Primarily interested in the role of sound and sound-production in the construction of masculine identities, we welcome contributions dealing with the (perceived or created) transformation of boys’ into men’s voices, representations and perceptions of the male speaking voice, links and tensions between authority and the male voice, ‘scientific’ understandings of men’s voices and changes in the aesthetics of the male voice .
The inner man
Dealing with the maintenance of bodies in the most literal sense, this second empirical component is interested in the way food and drink help to construct masculine identities. Associated with corporeal survival as well as with matters of taste and reputation, eating and drinking practices allow for an analysis of the conjunction of constructions of health and the male body as well as a studies of forms of ‘male bonding’ and gendered understandings of conviviality. The gendering of the consumption of food and drink is therefore not only a question of dietary habits (e.g. the construction of certain products, such as liquor and red meat, as ‘manly’ food) but also of routines and rituals of ‘wining and dining’ (e.g. the construction of the café as a homosocial space). Much like the male voice, the male diet seems to have been subject to a certain ‘naturalization’ (inspired by the ‘natural’ association of eating and drinking to the body and its ‘biological functions’) that has hardly been historicized.
Topics may include (but are not limited to): the parallels drawn between cultures of (excessive) drinking and cultures of masculinity or boyishness, evolutions in the ideal male diet, the associations between specific dishes or drinks and gendered understandings of strength, the role of homo-social modes of consumption in the construction of masculine (collective) identities and the role of food consumption and table manners in the public performance of masculinity.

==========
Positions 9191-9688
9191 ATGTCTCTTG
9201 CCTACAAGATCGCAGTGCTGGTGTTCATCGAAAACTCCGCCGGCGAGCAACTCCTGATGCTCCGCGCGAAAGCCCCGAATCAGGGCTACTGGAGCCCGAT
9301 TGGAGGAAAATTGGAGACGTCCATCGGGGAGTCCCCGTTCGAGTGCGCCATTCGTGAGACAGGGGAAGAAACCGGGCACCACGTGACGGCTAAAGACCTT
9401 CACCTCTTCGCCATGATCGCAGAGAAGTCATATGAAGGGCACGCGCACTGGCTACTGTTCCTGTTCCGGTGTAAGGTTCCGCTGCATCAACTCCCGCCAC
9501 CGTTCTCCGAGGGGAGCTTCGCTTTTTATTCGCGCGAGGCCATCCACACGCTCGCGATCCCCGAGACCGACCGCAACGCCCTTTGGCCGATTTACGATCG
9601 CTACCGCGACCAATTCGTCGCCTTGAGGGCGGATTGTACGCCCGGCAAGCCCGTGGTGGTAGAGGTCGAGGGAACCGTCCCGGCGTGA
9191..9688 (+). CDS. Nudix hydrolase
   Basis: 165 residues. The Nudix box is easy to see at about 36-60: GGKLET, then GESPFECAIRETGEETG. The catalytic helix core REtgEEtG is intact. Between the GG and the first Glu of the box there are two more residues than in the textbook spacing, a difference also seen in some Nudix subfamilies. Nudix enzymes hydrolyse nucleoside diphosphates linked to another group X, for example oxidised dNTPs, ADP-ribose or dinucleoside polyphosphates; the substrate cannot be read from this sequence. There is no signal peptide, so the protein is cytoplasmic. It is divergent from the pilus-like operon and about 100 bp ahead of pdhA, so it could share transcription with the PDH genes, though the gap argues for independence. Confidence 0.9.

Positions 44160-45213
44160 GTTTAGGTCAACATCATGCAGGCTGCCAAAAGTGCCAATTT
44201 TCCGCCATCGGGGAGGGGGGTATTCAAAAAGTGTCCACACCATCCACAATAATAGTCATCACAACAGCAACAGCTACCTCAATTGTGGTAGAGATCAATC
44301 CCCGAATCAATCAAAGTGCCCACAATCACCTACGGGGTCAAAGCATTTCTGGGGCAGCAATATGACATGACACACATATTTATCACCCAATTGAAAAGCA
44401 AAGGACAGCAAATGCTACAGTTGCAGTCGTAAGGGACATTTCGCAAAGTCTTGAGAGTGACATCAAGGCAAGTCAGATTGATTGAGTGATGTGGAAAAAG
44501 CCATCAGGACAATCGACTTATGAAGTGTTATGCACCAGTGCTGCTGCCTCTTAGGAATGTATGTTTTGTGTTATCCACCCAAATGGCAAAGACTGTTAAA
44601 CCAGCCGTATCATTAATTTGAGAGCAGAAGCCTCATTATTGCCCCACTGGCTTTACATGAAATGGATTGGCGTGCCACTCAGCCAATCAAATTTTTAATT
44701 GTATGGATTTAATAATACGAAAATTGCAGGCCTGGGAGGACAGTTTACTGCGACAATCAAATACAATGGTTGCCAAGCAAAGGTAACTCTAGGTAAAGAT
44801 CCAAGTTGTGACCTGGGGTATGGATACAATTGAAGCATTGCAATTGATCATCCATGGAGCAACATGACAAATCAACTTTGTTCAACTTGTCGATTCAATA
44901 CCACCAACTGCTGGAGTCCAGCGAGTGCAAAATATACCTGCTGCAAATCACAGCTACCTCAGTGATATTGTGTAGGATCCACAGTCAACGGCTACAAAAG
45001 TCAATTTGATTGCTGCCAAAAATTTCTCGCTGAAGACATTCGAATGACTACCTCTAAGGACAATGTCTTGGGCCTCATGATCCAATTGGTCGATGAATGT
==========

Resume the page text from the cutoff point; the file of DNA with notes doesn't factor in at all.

The masculine ornament
The third empirical component also focuses on an element of masculine corporeality that is associated with issues of health as well as with the conscious staging of a virile identity: hair. Read as a symbol of authority and civility as well as a sign of savagery and rebellion, hair-styles and more specifically the cultivation or removal of facial hair have served as obvious markers of gender as well as age and class. Because of its versatility, its visibility and its (almost) exclusive link to the male body, facial hair and its fashions seem particularly apt as sources with which to document changes in the staging and perception of various masculinities. Either celebrated or prohibited, beards and moustaches have been at the centre of attention in various political, military and religious contexts and have retained their ambiguous status as both ‘natural’ and ‘malleable’ characteristics of masculinity. The focus on facial hair places the sense of ‘sight’ at the centre of attention again, and simultaneously allows for an analysis of the practice of ‘sporting’ a beard and for a closer scrutiny of skin as part of the male body.
Topics can include explorations of the associations of beards with authority, virility or savagery, of discourses tying ‘biological’ signs of masculinity (such as testosterone levels) to beard growth, of the intersections of race, class, age and gender in the cultivation of facial hair as well as shaving practices, of the meaning of facial hair in specific professions and their claim to masculinity and of the ‘readability’ of beards in different cultural and social contexts.